Kate MacGarry, London
1-31 May 2014
by HARRIET THORPE
Lamb’s furniture is made of expanded polystyrene sprayed with coloured rubber, which seals, hardens and waterproofs it. The material is deceptive and you need a tactile relationship with it to understand it; it retains the lightness of the polystyrene, but the rubber adds strength, stability and durability.
Lamb has mastered the contemporary fade of colour, which he employs in pastel and standard rainbows. Colour evolves in a slick, glossy covering that forms attractive drips at the corners. Scrap Poly Table 1 (2014) is an aggressive block of rainbow in the shape of a double rectangle. Scrap Poly Face Table (2014) is a low-lying table with two dimples and a longer, half-cylinder dimple that, together, create a neutral smiley face. I imagine these valleys conveniently collecting up stray keys, credit cards, lighters, uncurling £20 notes and iPhones. To the left is Scrap Poly Coatstand (2014), on which a few coats hang. In the office, Lamb vases (Scrap Poly Vase 1-3) hold flowers in water. Despite their extreme contemporary appearance, these objects are all pleasantly functional.
Lamb constructed the furniture from offcuts of expanded polystyrene he had accumulated in the studio after more than eight years of working with the material. His conscious use of offcuts is part of his design process in creating something economically resourceful within our ever-consuming and wasteful world. (One of his previous projects, Granite Prisms (2011), was inspired by granite offcuts he saw in the yard of a stone workshop near his studio in Tottenham, north London.) The nature of the offcuts mean the furniture is irregularly shaped, with the pieces half resembling chunks of concrete rubble. Lamb uses contemporary art to interrogate established materials, such as concrete and plastic, breaking down and reassessing their functional properties. Jeremy Deller’s Sacrilege (2012), a bouncy castle replica of Stonehenge, similarly plays on the properties of stone and plastic, questioning the material future of our contemporary cultural heritage. Plastic has become the relic that stone was to the Greeks and Romans. When will someone dig up a Jeff Koons and use plastic to define our society?
Lamb studied under Italian designer Martino Gamper, who recently curated a show at the Serpentine gallery titled Design Is a State of Mind (5 March – 18 May 2014). It seems that ceramics have had their moment in the spotlight and now furniture, disregarded in art for so long, is making a comeback. Although furniture has not been neglected by galleries and museums, it has usually been a part of institutions with a design focus, such as the Victoria and Albert Museum or the Stedelijk Museum in Amsterdam.
At the Museu Nacional d’Art de Catalunya in Barcelona, furniture along with ironwork, glass and woodwork are integrated freely within the Modernisme gallery. During the 19th century, artists such as Josep Lluís Sert, Gaspar Homar, Joan Busquets and Antoni Gaudí were creating architecture, furniture and art that created a complete aesthetic. When the economic and political mood is right, art demands further and non-conceptual functions, which is when design comes to the forefront.
Gottelier’s paintings are from the series Paintings of Animals and Leisure (2000-2004), but don’t be fooled by his amusing titles, such as Enema Painting (2002) and Rabbit Looking in the Mirror (2002). These paintings are considered and well constructed. Layers of colour and texture are built up from the starting point of a face that is distorted into abstraction. The paint is left to its own devices and forms a dripped imprint, in the same way that Lamb’s furniture does in 3D. No line is straight or planned, just like the offcuts, which have no predefined shape. The works apparently show reference to 18th-century caricaturists James Gillray, Thomas Rowlandson and Richard Newton. Gottelier’s paintings are like abstract in-jokes. A 2011 series of paintings involved the artist weaving secondhand ties through his canvases. He left them to hang off the bottom of the work, like a tie slung over the back of a chair after a long day in the office.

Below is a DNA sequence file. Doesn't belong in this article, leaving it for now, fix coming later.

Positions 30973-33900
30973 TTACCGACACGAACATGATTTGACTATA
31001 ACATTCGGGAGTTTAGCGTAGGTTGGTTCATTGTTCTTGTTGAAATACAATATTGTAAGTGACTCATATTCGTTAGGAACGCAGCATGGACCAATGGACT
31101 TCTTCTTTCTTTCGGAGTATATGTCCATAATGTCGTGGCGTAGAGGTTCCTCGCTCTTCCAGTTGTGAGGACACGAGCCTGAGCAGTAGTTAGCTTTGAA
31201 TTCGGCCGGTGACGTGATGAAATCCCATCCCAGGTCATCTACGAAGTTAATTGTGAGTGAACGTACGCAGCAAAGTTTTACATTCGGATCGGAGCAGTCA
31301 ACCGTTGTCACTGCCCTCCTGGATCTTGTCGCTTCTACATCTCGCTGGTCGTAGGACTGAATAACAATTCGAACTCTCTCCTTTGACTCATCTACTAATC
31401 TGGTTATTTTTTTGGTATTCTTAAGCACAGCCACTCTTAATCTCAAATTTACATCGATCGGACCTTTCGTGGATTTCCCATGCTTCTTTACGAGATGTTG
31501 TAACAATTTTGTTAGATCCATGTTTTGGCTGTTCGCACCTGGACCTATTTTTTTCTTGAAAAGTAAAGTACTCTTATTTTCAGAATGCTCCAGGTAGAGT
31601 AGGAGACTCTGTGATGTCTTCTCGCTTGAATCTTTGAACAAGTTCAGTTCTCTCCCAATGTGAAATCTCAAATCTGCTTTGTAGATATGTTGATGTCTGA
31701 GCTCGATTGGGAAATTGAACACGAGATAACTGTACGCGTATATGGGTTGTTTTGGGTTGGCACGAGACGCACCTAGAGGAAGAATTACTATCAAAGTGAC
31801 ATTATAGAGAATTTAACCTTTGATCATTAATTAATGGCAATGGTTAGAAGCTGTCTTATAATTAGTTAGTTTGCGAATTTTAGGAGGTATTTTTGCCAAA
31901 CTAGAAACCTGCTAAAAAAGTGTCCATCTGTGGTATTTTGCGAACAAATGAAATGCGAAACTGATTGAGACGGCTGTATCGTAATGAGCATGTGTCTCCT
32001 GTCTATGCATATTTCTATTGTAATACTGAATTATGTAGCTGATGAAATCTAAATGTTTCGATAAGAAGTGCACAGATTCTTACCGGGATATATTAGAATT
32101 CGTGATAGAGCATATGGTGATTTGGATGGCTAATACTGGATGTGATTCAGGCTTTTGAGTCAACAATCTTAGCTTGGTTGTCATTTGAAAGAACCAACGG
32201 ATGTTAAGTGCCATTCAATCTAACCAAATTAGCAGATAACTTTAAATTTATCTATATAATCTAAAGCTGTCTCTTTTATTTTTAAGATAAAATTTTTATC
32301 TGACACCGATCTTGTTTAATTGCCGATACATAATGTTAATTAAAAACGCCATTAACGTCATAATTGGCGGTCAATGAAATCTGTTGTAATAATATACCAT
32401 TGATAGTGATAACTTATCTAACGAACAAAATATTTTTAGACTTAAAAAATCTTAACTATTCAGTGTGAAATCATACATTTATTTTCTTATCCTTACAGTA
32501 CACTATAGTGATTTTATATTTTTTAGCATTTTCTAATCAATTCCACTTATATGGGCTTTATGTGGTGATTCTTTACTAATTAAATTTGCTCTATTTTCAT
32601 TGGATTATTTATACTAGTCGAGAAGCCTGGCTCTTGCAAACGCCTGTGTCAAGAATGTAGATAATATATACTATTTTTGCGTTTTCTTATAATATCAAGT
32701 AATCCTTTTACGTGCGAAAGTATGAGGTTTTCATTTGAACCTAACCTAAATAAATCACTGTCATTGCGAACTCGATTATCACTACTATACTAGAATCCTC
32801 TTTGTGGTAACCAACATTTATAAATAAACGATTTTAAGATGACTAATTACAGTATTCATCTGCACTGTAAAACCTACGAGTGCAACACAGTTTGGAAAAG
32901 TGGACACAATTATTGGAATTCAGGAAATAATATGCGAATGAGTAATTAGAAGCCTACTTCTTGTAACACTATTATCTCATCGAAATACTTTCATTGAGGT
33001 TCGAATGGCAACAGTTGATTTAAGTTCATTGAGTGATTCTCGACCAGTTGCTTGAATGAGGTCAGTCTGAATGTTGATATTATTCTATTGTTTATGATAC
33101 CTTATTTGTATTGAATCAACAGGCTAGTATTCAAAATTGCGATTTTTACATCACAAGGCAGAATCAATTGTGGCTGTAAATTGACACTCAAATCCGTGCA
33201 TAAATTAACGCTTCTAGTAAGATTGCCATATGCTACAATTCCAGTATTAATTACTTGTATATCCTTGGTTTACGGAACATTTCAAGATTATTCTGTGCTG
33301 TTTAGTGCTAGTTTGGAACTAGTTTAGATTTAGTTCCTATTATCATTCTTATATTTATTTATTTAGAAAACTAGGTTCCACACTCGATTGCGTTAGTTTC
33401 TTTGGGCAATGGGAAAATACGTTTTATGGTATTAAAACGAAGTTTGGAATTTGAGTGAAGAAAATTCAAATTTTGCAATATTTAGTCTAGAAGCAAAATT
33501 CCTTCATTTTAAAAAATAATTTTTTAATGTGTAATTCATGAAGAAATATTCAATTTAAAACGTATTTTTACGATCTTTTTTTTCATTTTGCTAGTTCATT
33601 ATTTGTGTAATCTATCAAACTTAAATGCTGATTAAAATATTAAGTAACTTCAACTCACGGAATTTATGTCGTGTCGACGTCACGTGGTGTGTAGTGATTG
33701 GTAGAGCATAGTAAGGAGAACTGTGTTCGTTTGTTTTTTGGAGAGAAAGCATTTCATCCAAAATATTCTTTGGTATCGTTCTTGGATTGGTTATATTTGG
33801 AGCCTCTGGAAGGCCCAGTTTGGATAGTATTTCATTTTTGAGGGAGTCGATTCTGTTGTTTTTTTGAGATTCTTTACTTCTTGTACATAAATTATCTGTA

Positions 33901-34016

Woman with Tits (2002) features a layered, abstract background, the topmost colour being a dark green that reveals, between drips, shades of yellow, orange and green. A worming line of lime works its way around the canvas, which is ambiguously either figurative or abstract. Details are added in another layer with a scrub of bluish paint. This work is hung above Lamb’s Scrap Poly Bench 1 (2014), a long bench that fades from white to aqua to apple to lemon to rose. Leaning on another pastel fade bench, Scrap Poly Bench 3 (pastel rainbow) (2014), is Joie de Vivre (2001) in which a curling telephone wire of paint trails its way from top to bottom. Two bloodshot eyeball-like shapes peer upwards, dizzied by the colourful chaos unravelling above them.
Although they are chalk and cheese, the works of Gottelier and Lamb pair up in a complementary expression of colour and shape. It is a challenge to allow two artists to exhibit in one small space without competition or imbalance, and, here, an equilibrium is achieved – perhaps because the two artists occupy separate hemispheres or use different mediums, although, at the same time, this exhibition attempts to blurs those lines. It gives contemporary furniture a front seat on the London art scene.
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